Alphabetical Movie – The Hurt Locker
Francois Truffaut famously said it is impossible to make an anti-war film.
His meaning, I think, was to suggest that any film about war – no matter the perspective of the filmmaker – ends up glorifying war to some degree. I see what he meant although I don’t agree with him. One needs only watch Paths of Glory to see a film about war that doesn’t glorify it in the slightest.
The Hurt Locker is not made to be an anti-war film but that does not mean it is pro-war. It is a film about soldiers with an extremely dangerous job and how they deal with that job. It reduces triumphs and defeats to moments of minimal consequence in the day-to-day life of a soldier in a war zone.
Films that could be fairly argued to be pro-war are about tactical victories. The Dirty Dozen is about a single mission and the victory of that mission. The Hurt Locker could have been about any single mission but instead, it is about the fact that missions don’t end. Imagine if most of the Dirty Dozen had survived and returned to base. There would have been another mission. And another.
Individual soldiers may be heroes but soldiering is a job. A very dangerous job. It is not a mission. It is not a series of heroic encounters. Most of it is just trying to get through the day without getting yourself killed or wounded.
There doesn’t seem to be any glory in what theses soldiers are doing. There are moments of relief and euphoria, perhaps, but no glory. Glory is for others. The men doing their job don’t seek it. They have it assigned to them because there are those who need heroes.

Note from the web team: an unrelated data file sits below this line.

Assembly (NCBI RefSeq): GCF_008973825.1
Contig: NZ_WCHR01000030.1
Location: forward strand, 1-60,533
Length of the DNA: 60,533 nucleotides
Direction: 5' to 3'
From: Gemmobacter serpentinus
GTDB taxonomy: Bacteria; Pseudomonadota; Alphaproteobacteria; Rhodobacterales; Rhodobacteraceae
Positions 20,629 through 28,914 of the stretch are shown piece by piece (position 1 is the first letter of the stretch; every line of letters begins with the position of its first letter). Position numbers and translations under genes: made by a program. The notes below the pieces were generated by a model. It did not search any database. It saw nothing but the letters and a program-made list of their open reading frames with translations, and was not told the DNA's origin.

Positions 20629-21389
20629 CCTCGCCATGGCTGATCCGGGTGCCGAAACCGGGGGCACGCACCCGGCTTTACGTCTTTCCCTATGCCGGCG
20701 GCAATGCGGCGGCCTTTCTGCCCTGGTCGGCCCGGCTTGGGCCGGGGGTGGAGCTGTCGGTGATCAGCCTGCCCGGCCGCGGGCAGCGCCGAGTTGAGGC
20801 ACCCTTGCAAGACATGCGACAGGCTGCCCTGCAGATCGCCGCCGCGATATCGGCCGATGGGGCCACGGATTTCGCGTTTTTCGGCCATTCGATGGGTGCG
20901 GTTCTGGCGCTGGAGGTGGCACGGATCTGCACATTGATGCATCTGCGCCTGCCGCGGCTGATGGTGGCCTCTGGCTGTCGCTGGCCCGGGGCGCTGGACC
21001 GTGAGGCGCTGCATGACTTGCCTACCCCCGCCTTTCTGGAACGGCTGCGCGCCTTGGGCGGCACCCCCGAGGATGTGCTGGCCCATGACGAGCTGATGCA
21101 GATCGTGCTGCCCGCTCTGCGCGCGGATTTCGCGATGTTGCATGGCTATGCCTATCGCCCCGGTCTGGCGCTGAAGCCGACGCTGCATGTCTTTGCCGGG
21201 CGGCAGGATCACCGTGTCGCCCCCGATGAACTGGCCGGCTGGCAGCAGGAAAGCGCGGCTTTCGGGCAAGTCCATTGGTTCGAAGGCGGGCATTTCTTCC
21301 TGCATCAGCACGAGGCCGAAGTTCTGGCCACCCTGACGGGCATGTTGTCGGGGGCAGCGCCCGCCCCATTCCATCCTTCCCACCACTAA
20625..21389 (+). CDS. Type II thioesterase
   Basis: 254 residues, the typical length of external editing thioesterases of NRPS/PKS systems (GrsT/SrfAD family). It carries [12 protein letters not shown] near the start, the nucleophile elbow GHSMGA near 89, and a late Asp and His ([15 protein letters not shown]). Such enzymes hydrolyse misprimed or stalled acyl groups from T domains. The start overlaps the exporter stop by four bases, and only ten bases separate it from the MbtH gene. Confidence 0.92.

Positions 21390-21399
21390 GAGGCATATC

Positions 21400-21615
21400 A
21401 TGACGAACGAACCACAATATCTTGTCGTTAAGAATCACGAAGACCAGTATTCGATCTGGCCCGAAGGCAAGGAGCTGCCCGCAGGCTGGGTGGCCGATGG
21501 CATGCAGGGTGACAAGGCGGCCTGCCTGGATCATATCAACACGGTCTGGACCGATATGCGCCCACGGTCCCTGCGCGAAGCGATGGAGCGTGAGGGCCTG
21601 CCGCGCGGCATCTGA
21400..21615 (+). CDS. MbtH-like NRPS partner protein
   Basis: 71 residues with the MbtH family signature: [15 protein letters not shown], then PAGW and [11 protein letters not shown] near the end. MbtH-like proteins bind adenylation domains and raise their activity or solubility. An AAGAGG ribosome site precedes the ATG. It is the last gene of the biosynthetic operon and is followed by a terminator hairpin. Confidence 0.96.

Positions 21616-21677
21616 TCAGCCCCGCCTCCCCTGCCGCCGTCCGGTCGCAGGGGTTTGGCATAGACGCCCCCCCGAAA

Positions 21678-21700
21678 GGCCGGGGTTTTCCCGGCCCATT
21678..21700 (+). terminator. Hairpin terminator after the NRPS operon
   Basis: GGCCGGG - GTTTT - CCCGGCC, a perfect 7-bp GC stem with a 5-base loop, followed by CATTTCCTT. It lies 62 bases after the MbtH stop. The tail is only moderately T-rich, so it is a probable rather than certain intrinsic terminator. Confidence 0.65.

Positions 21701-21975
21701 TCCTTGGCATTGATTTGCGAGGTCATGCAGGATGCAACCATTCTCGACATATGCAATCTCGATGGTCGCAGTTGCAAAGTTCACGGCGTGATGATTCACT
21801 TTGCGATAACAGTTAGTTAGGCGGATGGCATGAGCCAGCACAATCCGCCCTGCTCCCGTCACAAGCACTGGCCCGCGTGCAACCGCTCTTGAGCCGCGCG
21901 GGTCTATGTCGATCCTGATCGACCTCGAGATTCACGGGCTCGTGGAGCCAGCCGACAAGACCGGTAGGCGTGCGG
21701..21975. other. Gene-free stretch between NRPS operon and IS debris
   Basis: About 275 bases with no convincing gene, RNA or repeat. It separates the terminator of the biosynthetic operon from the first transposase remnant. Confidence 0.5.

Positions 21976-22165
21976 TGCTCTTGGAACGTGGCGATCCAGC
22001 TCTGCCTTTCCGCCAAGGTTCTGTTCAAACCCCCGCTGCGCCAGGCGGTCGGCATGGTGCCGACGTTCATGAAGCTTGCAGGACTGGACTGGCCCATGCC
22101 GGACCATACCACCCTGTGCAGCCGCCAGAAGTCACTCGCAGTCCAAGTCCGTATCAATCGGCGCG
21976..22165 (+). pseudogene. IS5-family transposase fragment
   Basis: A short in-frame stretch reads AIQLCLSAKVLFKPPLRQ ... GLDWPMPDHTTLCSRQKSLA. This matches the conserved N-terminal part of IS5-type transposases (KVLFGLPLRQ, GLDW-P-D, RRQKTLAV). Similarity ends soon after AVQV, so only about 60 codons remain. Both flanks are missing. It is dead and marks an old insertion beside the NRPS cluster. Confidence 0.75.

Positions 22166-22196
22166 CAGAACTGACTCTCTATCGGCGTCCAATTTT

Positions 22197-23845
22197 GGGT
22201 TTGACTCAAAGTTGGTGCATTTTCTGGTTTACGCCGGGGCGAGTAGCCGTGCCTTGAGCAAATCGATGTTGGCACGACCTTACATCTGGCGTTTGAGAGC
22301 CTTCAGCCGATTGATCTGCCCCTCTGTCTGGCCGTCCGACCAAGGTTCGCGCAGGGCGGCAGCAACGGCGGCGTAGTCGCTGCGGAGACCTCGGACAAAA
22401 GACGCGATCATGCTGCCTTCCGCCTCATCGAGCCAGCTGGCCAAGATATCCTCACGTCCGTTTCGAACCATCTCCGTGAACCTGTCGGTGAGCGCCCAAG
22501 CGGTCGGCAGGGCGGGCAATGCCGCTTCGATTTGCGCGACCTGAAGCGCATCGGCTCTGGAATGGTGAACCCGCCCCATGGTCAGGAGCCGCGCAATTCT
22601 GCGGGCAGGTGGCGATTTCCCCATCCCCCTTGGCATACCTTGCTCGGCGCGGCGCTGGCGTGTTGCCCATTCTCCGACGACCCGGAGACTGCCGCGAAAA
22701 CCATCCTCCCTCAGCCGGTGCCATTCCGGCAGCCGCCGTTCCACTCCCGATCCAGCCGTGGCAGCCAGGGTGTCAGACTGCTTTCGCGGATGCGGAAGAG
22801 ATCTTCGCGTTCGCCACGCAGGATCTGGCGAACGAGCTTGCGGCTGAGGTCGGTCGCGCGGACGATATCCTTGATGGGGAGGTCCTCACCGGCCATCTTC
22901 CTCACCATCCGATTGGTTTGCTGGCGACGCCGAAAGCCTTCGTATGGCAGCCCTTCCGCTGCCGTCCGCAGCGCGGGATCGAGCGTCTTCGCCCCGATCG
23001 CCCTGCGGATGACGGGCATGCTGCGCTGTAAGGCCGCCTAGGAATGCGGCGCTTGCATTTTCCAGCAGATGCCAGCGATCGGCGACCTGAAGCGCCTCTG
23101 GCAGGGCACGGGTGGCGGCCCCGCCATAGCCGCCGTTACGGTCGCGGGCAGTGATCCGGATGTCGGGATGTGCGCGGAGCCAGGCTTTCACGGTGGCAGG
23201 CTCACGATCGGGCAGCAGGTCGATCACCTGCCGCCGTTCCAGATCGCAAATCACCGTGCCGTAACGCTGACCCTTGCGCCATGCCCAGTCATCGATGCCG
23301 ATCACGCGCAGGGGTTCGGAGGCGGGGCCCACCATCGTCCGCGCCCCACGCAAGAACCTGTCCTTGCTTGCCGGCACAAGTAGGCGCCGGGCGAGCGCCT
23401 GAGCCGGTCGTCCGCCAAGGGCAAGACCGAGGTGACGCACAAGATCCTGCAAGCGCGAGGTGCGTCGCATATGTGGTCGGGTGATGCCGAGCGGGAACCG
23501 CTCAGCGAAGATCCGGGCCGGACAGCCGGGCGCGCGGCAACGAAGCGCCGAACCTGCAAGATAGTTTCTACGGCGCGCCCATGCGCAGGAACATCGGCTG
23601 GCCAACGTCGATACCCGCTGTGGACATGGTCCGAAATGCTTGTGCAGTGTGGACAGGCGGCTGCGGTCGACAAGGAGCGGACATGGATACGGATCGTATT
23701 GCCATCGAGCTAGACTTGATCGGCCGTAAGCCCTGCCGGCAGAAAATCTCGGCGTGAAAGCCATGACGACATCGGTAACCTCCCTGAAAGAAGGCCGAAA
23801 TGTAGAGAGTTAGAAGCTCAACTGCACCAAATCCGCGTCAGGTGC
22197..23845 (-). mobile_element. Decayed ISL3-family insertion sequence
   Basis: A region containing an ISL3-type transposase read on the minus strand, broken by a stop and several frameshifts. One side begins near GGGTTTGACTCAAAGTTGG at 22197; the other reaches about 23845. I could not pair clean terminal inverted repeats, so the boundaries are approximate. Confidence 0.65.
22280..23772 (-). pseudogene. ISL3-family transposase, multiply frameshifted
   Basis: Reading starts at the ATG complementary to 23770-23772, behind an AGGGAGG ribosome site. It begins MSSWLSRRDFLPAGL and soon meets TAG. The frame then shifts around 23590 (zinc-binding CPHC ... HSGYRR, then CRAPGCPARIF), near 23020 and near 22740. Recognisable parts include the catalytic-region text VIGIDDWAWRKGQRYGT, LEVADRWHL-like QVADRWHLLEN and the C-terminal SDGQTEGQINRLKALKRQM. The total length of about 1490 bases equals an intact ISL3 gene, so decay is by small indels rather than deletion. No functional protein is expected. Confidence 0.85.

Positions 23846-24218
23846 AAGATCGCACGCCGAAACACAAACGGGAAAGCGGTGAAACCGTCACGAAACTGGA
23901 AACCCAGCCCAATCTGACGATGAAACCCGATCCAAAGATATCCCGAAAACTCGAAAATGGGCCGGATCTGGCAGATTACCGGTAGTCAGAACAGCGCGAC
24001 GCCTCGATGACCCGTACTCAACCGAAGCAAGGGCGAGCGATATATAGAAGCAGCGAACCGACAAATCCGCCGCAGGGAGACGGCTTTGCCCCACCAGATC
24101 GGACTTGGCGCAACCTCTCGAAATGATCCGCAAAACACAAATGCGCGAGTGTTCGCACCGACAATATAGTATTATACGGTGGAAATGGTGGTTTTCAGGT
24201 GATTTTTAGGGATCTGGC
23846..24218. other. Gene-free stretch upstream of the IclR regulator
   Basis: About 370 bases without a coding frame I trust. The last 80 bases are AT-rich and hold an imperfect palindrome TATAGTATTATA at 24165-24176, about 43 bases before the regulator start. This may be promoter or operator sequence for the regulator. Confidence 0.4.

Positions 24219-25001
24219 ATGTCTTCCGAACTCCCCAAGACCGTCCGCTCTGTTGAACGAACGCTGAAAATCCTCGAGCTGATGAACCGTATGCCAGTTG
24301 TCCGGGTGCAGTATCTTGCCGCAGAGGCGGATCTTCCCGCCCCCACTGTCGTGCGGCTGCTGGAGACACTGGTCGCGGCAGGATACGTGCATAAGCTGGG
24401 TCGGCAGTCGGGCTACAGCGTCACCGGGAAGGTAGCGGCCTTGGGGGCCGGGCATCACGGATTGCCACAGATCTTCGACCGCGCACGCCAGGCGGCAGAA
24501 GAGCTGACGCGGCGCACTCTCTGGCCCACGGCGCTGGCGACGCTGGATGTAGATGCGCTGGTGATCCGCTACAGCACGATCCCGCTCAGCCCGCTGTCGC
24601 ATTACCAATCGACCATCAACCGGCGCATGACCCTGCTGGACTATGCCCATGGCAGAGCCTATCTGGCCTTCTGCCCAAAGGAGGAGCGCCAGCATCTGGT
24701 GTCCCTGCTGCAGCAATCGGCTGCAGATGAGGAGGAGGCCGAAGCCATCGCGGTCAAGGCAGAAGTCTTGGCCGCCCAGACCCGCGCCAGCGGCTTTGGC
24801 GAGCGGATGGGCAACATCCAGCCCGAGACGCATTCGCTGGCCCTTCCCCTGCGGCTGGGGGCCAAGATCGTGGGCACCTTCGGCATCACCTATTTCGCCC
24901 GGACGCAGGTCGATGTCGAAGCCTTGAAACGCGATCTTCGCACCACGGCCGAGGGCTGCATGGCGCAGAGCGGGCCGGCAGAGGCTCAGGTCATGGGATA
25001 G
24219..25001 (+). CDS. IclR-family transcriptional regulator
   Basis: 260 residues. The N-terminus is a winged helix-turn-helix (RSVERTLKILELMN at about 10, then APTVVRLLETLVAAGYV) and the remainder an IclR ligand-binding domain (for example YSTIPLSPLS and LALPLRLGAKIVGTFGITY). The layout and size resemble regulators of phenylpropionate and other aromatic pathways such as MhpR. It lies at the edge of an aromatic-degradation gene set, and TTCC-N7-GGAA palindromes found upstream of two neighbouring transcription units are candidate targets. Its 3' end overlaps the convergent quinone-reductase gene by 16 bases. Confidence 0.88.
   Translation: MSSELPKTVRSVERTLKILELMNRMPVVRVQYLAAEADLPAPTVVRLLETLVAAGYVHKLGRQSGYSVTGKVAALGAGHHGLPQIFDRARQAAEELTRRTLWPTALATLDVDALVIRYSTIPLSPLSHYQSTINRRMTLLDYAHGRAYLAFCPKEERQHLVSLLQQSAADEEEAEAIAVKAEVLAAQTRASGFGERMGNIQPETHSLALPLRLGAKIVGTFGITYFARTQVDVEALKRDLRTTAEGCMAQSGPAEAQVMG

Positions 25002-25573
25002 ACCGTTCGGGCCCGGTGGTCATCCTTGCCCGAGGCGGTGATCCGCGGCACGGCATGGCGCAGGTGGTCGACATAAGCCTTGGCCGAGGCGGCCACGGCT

I think there are war films that are anti-war, though. I’ve already mentioned Paths of Glory as the perfect example of a film that is both about war and completely against it.
Yet, how much of our perceptions of the message in a war film are colored by our own biases? I’m not particularly fond of war and because of that, I see the negative impacts of war in just about every film and feel as if they are all anti-war. For someone who feels differently, they may see only those moments that glorify battle and would see most war films as pro-war.
You also have to consider the intent of the filmmaker. Aside from the days of World War II, not a lot of filmmakers consciously make their films pro or anti-war. They are telling a story that happens to take place during a war.
Take Saving Private Ryan. Is it pro-war? Is it anti-war? Seems to me that it resides somewhere in the middle. Spielberg clearly portrays his soldiers as heroic (for the most part) but the Normandy invasion is not exactly a recruitment film.
When depicting war on-screen, the more realistic you make it, the worse it seems. Paradoxically, the attempt to portray realism in war makes it look as if you are glorifying it because you are trying so hard to get it right.
I think Truffaut was right – for himself. He could not watch a war film without perceiving it as pro-war.
Whatever his perception, I think the truth of the matter is much murkier for the rest of us.